46. def intercept[T <: AnyRef](f: ⇒ Any)(implicit classTag: ClassTag[T]): T

    Intercept and return an exception that's expected to be thrown by the passed function value.

    Intercept and return an exception that's expected to be thrown by the passed function value. The thrown exception must be an instance of the type specified by the type parameter of this method. This method invokes the passed function. If the function throws an exception that's an instance of the specified type, this method returns that exception. Else, whether the passed function returns normally or completes abruptly with a different exception, this method throws TestFailedException.

    Note that the type specified as this method's type parameter may represent any subtype of AnyRef, not just Throwable or one of its subclasses. In Scala, exceptions can be caught based on traits they implement, so it may at times make sense to specify a trait that the intercepted exception's class must mix in. If a class instance is passed for a type that could not possibly be used to catch an exception (such as String, for example), this method will complete abruptly with a TestFailedException.

    Also note that the difference between this method and assertThrows is that this method returns the expected exception, so it lets you perform further assertions on that exception. By contrast, the assertThrows method returns Succeeded, which means it can serve as the last statement in an async- or safe-style suite. assertThrows also indicates to the reader of the code that nothing further is expected about the thrown exception other than its type. The recommended usage is to use assertThrows by default, intercept only when you need to inspect the caught exception further.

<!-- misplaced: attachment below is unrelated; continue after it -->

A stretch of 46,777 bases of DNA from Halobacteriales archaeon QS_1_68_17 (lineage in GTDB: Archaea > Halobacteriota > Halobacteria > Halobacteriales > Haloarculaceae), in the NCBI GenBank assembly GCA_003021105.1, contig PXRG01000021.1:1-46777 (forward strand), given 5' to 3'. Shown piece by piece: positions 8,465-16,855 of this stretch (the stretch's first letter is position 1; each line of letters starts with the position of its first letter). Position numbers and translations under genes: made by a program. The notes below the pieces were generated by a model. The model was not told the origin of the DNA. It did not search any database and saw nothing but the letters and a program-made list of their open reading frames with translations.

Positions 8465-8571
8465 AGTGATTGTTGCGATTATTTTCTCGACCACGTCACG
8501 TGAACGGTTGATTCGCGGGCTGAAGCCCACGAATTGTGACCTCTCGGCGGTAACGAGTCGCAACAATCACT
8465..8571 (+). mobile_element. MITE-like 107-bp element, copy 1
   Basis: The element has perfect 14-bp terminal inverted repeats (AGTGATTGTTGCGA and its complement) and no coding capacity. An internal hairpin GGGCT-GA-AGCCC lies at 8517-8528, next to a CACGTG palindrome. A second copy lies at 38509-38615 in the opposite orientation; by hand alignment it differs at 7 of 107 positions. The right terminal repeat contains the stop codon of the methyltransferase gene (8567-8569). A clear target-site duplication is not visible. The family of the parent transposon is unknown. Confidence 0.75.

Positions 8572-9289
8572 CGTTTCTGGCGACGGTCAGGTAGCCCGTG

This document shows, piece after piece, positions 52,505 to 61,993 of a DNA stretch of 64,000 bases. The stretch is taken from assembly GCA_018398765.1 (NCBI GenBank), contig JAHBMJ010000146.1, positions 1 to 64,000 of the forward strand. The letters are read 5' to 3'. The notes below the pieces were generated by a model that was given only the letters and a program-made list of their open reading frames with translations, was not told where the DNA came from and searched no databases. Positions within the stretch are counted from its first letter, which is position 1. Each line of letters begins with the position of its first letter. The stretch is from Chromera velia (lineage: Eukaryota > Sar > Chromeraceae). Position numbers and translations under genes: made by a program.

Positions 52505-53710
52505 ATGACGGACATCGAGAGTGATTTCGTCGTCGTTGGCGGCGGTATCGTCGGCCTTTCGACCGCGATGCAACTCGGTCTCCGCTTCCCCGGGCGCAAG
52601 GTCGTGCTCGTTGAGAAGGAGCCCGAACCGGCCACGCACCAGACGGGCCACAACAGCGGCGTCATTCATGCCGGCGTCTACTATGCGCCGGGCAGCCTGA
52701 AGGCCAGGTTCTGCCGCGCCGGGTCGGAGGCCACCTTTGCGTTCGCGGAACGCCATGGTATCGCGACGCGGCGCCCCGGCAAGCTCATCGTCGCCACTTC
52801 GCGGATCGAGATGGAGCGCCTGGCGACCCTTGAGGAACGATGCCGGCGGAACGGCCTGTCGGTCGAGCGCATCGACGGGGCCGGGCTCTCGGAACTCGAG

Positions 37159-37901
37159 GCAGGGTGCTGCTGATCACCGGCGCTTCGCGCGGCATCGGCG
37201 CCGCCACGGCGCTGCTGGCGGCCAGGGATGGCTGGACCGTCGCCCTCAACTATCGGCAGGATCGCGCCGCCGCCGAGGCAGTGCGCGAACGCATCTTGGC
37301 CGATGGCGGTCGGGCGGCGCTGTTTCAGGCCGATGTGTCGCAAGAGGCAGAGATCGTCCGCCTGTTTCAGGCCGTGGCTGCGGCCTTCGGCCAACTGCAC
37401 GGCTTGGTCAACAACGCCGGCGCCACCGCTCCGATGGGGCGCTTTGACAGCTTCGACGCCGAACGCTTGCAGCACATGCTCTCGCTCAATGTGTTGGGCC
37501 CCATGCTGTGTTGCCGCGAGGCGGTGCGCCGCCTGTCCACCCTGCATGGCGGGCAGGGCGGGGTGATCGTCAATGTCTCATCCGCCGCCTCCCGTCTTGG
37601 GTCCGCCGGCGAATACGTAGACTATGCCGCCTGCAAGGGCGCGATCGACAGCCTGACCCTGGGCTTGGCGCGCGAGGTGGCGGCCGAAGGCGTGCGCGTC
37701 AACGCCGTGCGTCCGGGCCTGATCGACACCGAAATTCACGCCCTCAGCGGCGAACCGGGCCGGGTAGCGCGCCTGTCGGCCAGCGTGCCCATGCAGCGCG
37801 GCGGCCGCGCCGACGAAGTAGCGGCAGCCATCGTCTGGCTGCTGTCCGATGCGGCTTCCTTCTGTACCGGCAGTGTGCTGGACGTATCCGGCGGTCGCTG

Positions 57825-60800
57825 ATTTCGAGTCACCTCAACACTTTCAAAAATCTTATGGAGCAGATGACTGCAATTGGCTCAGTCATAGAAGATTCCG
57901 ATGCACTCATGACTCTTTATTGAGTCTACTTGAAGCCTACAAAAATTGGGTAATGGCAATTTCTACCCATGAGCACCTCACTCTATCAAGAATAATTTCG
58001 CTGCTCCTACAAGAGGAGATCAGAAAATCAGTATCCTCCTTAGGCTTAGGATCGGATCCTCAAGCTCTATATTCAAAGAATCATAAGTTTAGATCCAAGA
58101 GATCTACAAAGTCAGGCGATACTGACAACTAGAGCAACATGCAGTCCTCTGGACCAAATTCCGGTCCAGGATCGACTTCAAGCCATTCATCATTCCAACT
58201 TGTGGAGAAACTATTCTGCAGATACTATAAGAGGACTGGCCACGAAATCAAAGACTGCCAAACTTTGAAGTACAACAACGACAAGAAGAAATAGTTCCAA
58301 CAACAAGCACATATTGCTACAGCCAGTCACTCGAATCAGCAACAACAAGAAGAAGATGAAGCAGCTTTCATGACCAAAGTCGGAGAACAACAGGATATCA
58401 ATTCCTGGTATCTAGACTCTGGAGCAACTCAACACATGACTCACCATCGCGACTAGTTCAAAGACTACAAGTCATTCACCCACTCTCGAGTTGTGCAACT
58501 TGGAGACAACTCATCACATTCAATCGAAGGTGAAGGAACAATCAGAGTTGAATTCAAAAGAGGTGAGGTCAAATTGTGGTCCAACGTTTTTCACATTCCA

f

    the function value that should throw the expected exception

    classTag

    an implicit ClassTag representing the type of the specified type parameter.

    returns

    the intercepted exception, if it is of the expected type

    Definition Classes
    Assertions
    Exceptions thrown
    TestFailedException

    if the passed function does not complete abruptly with an exception that's an instance of the specified type.

  47. final def isInstanceOf[T0]: Boolean

    Definition Classes
    Any
  48. def lowPriorityConversionCheckedConstraint[A, B](implicit equivalenceOfB: Equivalence[B], cnv: (A) ⇒ B): CanEqual[A, B]

    Definition Classes
    TripleEquals → TripleEqualsSupport
  49. def lowPriorityTypeCheckedConstraint[A, B](implicit equivalenceOfB: Equivalence[B], ev: <:<[A, B]): CanEqual[A, B]

    Definition Classes
    TripleEquals → TripleEqualsSupport
  50. final def ne(arg0: AnyRef): Boolean

    Definition Classes
    AnyRef
  51. final def notify(): Unit

    Definition Classes
    AnyRef
  52. final def notifyAll(): Unit

    Definition Classes
    AnyRef
  53. def pending: Assertion with PendingStatement

    Throws TestPendingException to indicate a test is pending.

    Throws TestPendingException to indicate a test is pending.

    A pending test is one that has been given a name but is not yet implemented. The purpose of pending tests is to facilitate a style of testing in which documentation of behavior is sketched out before tests are written to verify that behavior (and often, the before the behavior of the system being tested is itself implemented). Such sketches form a kind of specification of what tests and functionality to implement later.